Flooding traps Lawrence County neighbors in homes

Highway 101 has been flooded for more than two weeks.

Posted: Feb 19, 2020 6:41 PM
Updated: Feb 19, 2020 9:42 PM

For about two weeks a portion of Highway 101 North of Towncreek in Lawrence County has been closed because of flooding.

The Highway is completely underwater and it's blocking County Road 406, which means about 10 people are trapped in their homes. WAAY31 spoke with Velvet Mitchell via phone on Wednesday. Mitchell said she lives on County Road 406 and the water isn't in anyone's home but it has them blocked in.

"We can't get out to buy groceries or food. We can't get out period," said Mitchell.

Mitchell said some people have walked about a half mile through a graveyard to leave their flooded homes but she cannot physically make that trip. Lawrence County Emergency Management told WAAY31 if anyone wants to leave their homes they would send a rescue squad to them. Mitchell said she doesn't really have another place to go.

Highway 101 is the property of the Alabama Department of Transportation. It said they are bringing in a pump to ease flooding on Highway 101. ALDOT said the pump should be on Highway 101 by Wednesday night or Thursday.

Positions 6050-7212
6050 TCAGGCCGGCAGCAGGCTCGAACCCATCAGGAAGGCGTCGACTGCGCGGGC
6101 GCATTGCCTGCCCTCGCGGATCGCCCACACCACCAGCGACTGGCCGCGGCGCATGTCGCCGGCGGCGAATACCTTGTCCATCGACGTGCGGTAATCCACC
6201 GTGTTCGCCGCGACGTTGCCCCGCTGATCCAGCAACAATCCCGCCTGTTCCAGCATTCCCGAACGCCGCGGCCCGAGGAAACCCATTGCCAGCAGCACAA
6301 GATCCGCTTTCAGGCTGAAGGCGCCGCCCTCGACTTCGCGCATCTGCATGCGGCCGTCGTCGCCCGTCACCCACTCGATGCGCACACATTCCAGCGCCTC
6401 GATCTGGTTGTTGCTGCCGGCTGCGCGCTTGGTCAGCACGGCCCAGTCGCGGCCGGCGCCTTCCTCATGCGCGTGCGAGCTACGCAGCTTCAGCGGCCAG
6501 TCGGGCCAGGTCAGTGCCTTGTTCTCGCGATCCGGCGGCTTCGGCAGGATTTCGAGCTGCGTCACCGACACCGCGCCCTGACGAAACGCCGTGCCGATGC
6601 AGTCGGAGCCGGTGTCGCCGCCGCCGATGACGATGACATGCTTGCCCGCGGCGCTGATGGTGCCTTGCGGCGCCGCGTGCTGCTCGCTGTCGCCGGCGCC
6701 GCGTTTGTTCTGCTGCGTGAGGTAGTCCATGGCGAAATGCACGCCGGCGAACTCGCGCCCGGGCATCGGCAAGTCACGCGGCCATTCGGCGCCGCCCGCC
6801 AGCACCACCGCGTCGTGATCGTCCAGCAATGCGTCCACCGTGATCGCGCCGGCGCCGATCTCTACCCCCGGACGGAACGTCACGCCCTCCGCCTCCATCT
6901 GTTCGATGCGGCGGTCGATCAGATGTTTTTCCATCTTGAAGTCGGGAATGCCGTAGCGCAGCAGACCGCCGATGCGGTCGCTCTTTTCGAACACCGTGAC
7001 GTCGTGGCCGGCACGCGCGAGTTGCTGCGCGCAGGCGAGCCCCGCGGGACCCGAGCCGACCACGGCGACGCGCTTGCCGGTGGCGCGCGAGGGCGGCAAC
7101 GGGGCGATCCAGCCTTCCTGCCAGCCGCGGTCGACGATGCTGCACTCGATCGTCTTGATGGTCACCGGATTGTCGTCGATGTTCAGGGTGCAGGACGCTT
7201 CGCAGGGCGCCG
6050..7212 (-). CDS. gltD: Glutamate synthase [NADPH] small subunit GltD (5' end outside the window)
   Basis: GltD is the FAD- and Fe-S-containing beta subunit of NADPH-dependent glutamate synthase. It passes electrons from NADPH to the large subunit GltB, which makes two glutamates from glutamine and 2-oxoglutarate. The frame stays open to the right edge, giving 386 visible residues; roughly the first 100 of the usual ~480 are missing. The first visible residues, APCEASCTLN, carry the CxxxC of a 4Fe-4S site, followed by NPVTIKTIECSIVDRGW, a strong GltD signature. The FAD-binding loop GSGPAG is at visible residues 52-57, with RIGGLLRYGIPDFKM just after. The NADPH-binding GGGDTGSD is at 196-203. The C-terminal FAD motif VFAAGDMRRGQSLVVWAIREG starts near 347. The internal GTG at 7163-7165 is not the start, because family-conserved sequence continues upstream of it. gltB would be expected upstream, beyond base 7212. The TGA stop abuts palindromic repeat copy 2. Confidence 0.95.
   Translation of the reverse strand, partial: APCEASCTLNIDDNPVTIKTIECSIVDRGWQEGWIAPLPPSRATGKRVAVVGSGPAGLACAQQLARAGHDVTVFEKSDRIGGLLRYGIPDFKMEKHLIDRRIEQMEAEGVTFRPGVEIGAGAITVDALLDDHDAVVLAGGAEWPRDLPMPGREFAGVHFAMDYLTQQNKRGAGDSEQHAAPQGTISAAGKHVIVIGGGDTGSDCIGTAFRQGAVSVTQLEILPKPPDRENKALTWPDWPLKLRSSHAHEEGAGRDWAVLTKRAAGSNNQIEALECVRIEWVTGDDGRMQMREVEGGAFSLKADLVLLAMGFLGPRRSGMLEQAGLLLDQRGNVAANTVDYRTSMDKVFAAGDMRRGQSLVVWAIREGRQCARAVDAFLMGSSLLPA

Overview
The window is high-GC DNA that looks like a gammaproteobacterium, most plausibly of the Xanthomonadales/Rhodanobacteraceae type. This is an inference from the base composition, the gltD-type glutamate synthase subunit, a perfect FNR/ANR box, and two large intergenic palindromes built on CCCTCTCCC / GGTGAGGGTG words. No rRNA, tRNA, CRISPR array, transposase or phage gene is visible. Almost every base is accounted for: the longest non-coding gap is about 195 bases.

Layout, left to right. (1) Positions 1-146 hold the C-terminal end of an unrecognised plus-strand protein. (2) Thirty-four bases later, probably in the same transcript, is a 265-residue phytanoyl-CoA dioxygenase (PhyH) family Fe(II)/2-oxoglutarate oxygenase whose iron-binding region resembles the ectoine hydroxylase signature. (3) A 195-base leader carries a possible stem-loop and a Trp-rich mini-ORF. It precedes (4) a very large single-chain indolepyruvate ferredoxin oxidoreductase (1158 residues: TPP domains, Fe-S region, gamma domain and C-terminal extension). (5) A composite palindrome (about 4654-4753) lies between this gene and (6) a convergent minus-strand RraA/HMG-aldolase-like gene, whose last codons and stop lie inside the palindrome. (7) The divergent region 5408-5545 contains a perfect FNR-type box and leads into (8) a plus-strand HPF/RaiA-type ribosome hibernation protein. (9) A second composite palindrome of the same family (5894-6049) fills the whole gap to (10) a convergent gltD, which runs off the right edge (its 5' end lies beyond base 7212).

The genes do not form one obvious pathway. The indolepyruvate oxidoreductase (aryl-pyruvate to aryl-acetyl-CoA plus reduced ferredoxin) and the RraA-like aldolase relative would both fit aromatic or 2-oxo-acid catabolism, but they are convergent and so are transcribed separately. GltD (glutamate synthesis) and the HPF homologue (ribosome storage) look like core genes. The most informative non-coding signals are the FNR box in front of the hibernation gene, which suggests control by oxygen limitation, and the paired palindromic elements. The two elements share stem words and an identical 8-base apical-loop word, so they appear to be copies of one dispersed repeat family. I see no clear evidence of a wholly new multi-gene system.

Even if the state brings a pump in, it's unclear when the water will go down and this highway be passable. WAAY31 also called Lawrence County Commissioners and the Town Creek mayor about the issue they said it's the states property and out of their jurisdiction to do anything.

The Alabama Department of Transportation released this Wednesday afternoon: 

The Alabama Department of Transportation is acquiring equipment and mobilizing personnel to fight flooding at Alabama 101 and Lawrence County 406 in the Lennon Hill community north of Town Creek.

ALDOT closed the intersection Feb. 10 after heavy rain.

Though waters began receding in recent days, Tuesday’s rain event compounded the flooding, and there is more rain in the forecast.

It now appears that without intervention it could take many weeks — perhaps months — for the area to
drain naturally.

A rental contractor is expected to deliver a 10-inch pump from Birmingham and 4,000 feet of hose from North Carolina to the site later today.

Pumping could begin tonight or tomorrow and continue for an undetermined period of days or weeks. Once water levels are low enough, ALDOT will inspect the road to ensure its integrity prior to reopening it to traffic.

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